This not only allows them to escape the sense of dis-empowerment that we experience in our roles as voters and consumers, as we realize that casting a ballot or buying responsibly has hardly allowed us in the past to provoke society-wide transformations. It also brings about considerable benefits in terms of public health. Stronger community links, richer social relationships, it has been shown, are the single most important predictor of increased life expectancy, more even than the avoidance of tobacco or of excessive alcohol consumption, or even of a lifestyle that is active rather than sedentary.
Fourth, food sovereignty initiatives favour resilience over efficiency. They are guided by the realization that we have entered an uncertain world — and that the pathway to recovery is largely unchartered. Peak oil, the imbalances in the cycle of nitrogen, genetic erosion as a result of the spread of mono-cropping schemes, soil degradation, the repeated shocks that result from climate changes, the logistical nightmares associated with the congestion of cities — these well-documented threats will mean in the future more instability, more volatility, and the need to invent more solutions, and to do so faster.
Just as resilience is at the heart of the movement that began in 2006 with the Transition Towns (now Transition Movement), it is a major concern now to many bottom-up, citizen-led initiatives that claim a right to food sovereignty. The keywords here are re-localization, diversity and (as an outcome of both) reduced dependency. The more that solutions can be designed locally, using local resources, the less vulnerable any local system will be to outside shocks — such as a sudden increase in energy prices, a breakdown of supplies, or an economic crisis that placed basic items out of reach of the poorest.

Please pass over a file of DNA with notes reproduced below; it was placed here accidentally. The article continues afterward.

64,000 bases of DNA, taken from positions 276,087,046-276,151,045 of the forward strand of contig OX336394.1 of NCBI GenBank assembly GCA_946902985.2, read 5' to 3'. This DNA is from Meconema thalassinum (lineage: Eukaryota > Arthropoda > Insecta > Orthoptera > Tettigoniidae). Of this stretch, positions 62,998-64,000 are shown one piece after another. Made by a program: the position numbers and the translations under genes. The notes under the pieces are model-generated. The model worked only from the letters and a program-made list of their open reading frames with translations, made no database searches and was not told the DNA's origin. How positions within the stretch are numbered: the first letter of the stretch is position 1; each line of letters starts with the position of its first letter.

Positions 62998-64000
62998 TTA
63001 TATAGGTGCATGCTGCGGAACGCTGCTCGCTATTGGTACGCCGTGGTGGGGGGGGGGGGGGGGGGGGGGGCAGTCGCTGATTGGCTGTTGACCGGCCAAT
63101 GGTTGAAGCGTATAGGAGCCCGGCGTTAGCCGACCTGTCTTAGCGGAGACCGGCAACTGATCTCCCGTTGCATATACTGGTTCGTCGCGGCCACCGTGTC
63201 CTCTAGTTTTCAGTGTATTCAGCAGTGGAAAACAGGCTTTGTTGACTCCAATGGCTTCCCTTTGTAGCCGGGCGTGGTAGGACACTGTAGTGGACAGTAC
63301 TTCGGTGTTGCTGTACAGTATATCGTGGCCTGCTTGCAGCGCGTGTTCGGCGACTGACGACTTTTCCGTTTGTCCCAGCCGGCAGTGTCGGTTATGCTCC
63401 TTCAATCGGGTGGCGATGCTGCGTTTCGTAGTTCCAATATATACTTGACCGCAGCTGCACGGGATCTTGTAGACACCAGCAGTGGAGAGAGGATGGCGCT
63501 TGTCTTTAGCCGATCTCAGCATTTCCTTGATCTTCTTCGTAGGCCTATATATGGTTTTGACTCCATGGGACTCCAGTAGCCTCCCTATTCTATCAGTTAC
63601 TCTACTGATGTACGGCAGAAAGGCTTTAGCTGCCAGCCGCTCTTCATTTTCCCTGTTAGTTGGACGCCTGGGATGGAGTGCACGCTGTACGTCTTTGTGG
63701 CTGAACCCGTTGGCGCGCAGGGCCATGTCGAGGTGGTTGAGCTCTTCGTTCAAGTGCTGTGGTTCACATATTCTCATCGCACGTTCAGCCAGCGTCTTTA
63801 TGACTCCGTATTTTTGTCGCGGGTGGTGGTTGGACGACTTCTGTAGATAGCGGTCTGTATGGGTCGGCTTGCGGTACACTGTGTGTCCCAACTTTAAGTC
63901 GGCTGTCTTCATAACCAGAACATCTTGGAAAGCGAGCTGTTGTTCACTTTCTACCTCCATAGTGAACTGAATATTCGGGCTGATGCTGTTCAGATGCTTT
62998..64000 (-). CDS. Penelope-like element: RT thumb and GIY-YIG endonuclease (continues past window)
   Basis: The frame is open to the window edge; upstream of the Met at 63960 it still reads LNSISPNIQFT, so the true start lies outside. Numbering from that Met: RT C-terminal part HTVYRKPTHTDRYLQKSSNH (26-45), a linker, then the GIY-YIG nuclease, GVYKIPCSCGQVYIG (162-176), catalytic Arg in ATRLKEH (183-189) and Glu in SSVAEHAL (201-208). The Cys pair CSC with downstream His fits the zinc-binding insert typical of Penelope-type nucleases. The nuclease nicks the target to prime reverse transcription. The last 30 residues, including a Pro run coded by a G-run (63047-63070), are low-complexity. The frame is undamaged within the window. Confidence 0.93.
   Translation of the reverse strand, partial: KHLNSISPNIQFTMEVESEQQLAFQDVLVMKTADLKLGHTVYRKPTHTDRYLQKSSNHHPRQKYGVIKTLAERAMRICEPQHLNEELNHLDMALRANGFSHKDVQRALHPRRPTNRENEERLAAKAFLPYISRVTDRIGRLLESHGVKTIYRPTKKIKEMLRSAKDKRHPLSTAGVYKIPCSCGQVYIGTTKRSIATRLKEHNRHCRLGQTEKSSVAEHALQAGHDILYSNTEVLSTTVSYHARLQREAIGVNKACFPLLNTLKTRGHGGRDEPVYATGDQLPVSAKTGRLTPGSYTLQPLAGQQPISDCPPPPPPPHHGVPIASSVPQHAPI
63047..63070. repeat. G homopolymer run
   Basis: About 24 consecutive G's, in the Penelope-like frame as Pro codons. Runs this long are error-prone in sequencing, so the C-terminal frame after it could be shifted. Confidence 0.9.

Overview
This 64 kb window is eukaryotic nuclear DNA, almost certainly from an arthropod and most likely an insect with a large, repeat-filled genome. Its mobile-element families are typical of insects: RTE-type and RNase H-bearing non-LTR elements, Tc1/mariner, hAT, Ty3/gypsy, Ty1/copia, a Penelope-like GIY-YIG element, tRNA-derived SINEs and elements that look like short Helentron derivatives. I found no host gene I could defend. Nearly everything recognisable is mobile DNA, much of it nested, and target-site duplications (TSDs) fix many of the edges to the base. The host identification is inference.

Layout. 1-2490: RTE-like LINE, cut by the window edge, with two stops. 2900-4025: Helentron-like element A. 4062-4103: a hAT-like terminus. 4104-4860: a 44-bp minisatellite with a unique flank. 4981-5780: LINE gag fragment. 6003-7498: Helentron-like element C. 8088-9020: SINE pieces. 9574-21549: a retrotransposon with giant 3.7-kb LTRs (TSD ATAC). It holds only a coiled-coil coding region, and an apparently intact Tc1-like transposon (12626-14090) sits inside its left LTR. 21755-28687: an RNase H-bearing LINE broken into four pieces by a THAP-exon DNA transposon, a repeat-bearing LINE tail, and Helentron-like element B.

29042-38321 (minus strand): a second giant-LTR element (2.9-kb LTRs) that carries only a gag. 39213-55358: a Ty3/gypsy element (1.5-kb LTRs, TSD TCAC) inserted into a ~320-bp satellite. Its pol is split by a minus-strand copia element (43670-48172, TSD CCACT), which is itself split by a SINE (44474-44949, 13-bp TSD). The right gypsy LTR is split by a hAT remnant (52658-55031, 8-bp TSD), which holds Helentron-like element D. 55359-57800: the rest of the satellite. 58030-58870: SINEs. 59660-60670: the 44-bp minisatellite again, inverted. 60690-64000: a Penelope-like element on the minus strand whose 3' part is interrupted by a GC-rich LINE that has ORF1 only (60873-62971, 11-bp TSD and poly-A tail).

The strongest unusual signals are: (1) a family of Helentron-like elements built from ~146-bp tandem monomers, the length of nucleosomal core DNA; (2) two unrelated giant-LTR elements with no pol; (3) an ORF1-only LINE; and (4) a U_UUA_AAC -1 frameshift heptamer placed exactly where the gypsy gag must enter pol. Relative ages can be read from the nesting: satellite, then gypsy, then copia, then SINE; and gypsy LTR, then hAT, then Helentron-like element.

And the more these solutions are diverse, the better the local system will be equipped to deal with contingencies, unpredictable by definition in the form that they will take, but that nevertheless we can predict with assurance shall happen.
– Fifth, finally, the motivations and interests of food sovereignty are closely aligned with those of agro-ecology. As a contribution to the science of agronomics, agro-ecology aims to reduce the use of external fossil-based inputs, to recycle waste, and to combine different elements of nature in the process of production in order to maximize synergies between them. But agro-ecology is more than a range of agronomic techniques that present some of these characteristics. It is both a certain way of thinking of our relationship to Nature, and it is growing as a social movement.